“…no matter how expertly a piano is tuned, atmospheric variations and the nature of the piano’s construction constantly conspire to bring it off pitch”

Yamaha Pianos

“…a piano should be tuned at least twice a year.”

” Complete piano service should include periodic regulation and voicing in addition to tuning.”

Baldwin Piano Company

” After the first year a piano should be tuned at least twice each year.”

Keep in mind that every piano is subject to one or more factors that will make it go out of tune, including:
– Humidity changes
– Temperature changes
– Stretching of strings
– Slipping tuning pins
– Hard use

How often you should tune your piano depends on its condition, the environment in which it is located, and the musical demands of the owner.

A piano used mainly as a furniture piece probably won’t “need” to be tuned more than once a year. A piano that is played regularly and is in good condition would be better off with 2 tunings per year, each time the seasonal humidity changes. A piano given a daily workout by a professional or serious student might need to be tuned more frequently, maybe 4 times a year or more. At this level of use, it’s really up to the individual and at what point the tuning starts to bother them.

Randy Potter School of Piano Technology

I have completed the Randy Potter School of Piano Technology and am putting the training to good use.  I will be attending the Master Piano Technicians Convention this summer.  I joined the MPT several months ago and was sponsored by Jack Hamilton.   Getting the hands on training is so important to what I have learned so far and working with Tim Upton and Jack Hamilton has given me a great advantage as I learn the craft.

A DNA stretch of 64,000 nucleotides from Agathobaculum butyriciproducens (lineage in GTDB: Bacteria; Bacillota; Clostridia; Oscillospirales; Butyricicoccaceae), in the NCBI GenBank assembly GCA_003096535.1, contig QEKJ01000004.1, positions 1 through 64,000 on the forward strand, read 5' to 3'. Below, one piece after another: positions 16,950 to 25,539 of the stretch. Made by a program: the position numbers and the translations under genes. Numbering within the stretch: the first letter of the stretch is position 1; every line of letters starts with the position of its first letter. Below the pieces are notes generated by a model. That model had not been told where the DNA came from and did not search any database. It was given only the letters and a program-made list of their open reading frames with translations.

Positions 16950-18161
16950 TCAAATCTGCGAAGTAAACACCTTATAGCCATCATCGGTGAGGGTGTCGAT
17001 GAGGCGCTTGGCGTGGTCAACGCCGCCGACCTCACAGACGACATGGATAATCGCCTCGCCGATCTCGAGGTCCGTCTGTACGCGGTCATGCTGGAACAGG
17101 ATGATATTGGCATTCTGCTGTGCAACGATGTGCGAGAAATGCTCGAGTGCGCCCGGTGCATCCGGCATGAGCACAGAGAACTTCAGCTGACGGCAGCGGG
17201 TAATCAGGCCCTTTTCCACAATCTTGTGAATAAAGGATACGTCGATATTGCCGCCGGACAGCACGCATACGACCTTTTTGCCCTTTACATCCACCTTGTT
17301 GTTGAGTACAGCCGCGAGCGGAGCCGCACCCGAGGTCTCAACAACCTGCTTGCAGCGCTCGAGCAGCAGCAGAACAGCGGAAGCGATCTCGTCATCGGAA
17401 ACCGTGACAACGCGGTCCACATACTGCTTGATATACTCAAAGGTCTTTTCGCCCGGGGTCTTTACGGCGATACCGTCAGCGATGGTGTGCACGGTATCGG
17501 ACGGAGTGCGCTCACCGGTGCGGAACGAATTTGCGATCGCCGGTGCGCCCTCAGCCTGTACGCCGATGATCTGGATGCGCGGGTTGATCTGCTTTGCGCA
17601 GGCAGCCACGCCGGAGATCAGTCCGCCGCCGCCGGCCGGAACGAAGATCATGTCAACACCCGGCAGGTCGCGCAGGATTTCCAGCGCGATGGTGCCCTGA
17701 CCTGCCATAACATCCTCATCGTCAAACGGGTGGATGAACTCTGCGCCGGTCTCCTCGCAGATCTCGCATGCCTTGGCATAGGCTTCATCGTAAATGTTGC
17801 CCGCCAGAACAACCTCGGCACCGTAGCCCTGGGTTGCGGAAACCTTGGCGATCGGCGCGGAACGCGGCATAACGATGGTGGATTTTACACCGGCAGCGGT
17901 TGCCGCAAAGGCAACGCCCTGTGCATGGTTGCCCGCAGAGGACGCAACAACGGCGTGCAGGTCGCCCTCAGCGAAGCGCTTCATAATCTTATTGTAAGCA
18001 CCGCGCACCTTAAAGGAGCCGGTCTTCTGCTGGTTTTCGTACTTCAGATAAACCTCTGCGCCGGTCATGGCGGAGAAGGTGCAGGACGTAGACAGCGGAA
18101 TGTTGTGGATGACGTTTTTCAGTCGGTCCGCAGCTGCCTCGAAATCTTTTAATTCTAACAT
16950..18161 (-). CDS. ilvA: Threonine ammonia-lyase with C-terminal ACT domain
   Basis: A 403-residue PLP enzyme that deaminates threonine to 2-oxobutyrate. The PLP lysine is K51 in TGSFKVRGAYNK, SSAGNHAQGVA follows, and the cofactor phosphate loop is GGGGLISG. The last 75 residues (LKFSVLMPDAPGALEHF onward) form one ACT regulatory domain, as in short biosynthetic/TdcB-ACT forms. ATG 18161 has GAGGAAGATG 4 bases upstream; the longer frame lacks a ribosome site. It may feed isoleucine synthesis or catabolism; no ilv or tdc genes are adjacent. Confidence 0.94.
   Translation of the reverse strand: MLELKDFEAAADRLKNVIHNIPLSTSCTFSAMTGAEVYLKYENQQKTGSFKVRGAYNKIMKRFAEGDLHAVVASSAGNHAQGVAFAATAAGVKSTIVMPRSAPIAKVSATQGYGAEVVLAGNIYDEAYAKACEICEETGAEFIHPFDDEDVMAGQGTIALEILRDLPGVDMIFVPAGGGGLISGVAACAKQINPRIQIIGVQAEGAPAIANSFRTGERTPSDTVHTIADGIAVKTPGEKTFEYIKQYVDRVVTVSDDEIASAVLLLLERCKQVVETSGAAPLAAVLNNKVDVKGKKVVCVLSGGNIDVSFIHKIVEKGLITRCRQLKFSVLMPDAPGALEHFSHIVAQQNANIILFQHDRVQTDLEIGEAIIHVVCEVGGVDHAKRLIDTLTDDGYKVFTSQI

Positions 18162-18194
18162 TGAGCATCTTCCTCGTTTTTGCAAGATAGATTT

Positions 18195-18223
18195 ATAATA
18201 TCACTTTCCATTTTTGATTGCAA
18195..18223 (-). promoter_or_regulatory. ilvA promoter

Springboro Expo and Piano Tuning Care

We were at the Springboro Expo this past weekend with a booth to raise awareness for piano tuning in Springboro and to teach people about proper care of their piano.  We had a great time and were able to meet many new customers.  Many people wait too long to have their piano tuned and repaired because they do not know a trusted technician or they have the false idea that it will cost $500 to tune their piano.  A regular tuning is only around 95.00 and can be done in a little over an hour.  But if you wait for years and allow your piano to sink in pitch, you will have to get more attention to get your piano back up to pitch and it takes several tuning to get it to hold there.  In other words, it is just better to have regular tunings and keep your piano healthy.  If something like a key is sticking then it can usually be easily fixed during a tuning for a minimal fee.  Don’t be afraid to take care of your piano.  If you have fears, call me to discuss your needs.  I met a pastor that thought it would cost $500 to tune the church piano so he waited over 5 years to have it tuned!